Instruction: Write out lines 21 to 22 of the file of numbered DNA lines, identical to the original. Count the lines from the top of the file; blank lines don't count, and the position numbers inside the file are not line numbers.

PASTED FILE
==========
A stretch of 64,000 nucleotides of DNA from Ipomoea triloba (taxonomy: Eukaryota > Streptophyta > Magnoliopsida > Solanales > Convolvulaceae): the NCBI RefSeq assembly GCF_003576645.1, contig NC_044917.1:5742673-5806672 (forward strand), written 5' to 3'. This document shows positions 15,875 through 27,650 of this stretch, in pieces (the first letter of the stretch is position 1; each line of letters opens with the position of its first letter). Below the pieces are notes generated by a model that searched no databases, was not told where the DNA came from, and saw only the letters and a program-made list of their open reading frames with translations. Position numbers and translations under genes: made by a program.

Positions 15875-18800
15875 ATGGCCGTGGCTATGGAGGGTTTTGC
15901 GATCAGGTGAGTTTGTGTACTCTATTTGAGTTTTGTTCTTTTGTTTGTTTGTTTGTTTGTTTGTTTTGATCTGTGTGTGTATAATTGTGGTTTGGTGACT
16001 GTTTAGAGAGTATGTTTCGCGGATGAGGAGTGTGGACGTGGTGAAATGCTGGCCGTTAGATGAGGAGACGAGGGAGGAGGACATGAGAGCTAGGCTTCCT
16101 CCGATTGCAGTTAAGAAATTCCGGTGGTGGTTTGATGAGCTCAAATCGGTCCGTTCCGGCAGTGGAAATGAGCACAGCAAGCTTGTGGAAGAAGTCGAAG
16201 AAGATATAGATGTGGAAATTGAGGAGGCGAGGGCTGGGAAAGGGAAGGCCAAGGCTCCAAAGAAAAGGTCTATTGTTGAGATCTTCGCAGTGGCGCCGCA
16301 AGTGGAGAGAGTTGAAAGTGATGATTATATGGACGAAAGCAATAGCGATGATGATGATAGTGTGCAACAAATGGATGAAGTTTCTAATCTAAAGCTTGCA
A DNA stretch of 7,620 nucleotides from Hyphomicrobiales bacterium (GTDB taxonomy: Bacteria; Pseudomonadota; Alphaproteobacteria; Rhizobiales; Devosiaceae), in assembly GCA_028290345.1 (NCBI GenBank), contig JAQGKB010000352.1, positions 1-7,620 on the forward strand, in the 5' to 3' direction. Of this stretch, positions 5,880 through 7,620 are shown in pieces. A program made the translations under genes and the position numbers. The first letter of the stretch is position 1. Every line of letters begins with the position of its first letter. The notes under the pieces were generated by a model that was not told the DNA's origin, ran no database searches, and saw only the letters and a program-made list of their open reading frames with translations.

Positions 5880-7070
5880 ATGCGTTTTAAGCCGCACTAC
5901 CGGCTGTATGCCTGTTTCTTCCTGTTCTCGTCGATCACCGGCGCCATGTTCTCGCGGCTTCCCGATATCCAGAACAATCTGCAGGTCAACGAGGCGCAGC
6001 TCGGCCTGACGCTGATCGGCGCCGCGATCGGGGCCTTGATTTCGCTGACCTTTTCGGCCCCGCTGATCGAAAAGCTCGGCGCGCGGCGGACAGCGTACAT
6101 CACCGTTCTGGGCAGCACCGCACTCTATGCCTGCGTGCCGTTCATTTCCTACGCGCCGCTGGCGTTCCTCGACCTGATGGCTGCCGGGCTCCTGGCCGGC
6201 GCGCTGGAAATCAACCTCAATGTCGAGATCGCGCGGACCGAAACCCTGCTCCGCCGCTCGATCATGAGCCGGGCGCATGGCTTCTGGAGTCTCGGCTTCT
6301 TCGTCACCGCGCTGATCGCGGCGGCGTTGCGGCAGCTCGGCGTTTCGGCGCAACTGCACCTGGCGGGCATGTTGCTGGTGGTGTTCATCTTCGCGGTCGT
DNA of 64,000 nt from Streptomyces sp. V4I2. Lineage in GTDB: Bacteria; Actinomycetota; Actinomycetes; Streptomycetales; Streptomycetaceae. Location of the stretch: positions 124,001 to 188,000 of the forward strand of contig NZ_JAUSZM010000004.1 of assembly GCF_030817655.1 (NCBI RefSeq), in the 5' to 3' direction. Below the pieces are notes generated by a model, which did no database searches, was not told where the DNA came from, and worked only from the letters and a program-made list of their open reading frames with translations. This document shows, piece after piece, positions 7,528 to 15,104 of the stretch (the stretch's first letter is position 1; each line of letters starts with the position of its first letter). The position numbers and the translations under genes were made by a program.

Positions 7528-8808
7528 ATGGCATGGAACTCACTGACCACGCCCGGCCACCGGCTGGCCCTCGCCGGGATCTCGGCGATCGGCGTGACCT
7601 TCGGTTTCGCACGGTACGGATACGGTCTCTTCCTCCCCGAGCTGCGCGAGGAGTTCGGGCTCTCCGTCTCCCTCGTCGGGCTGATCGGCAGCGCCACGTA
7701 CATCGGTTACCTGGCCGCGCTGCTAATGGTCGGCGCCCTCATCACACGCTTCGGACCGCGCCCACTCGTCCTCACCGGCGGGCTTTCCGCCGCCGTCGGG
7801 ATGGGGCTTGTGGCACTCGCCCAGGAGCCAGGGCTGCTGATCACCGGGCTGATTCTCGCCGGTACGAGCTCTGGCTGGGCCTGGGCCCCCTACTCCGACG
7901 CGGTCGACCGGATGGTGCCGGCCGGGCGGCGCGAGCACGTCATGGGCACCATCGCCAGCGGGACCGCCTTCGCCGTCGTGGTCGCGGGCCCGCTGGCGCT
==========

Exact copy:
7701 CATCGGTTACCTGGCCGCGCTGCTAATGGTCGGCGCCCTCATCACACGCTTCGGACCGCGCCCACTCGTCCTCACCGGCGGGCTTTCCGCCGCCGTCGGG
7801 ATGGGGCTTGTGGCACTCGCCCAGGAGCCAGGGCTGCTGATCACCGGGCTGATTCTCGCCGGTACGAGCTCTGGCTGGGCCTGGGCCCCCTACTCCGACG